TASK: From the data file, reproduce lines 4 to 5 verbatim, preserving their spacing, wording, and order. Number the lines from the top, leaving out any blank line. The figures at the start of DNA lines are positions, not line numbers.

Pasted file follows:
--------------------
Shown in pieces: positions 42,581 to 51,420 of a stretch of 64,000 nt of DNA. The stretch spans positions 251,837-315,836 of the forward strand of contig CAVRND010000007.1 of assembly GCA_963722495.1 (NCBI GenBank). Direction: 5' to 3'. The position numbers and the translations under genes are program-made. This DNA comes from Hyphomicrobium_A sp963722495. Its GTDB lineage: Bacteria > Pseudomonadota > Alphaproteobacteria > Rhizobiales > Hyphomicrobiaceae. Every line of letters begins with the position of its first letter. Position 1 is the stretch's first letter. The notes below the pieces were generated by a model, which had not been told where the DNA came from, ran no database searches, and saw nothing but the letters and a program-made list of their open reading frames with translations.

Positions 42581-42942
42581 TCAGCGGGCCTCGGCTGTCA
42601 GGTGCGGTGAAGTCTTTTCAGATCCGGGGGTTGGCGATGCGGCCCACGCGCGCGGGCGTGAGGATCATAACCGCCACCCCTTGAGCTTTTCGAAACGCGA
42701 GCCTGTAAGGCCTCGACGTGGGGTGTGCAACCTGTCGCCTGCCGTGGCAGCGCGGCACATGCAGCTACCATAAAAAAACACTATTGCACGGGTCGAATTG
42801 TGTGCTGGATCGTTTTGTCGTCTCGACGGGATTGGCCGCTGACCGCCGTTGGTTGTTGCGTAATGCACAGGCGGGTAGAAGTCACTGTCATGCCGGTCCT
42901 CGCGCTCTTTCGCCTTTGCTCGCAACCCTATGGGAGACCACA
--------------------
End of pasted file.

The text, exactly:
42601 GGTGCGGTGAAGTCTTTTCAGATCCGGGGGTTGGCGATGCGGCCCACGCGCGCGGGCGTGAGGATCATAACCGCCACCCCTTGAGCTTTTCGAAACGCGA
42701 GCCTGTAAGGCCTCGACGTGGGGTGTGCAACCTGTCGCCTGCCGTGGCAGCGCGGCACATGCAGCTACCATAAAAAAACACTATTGCACGGGTCGAATTG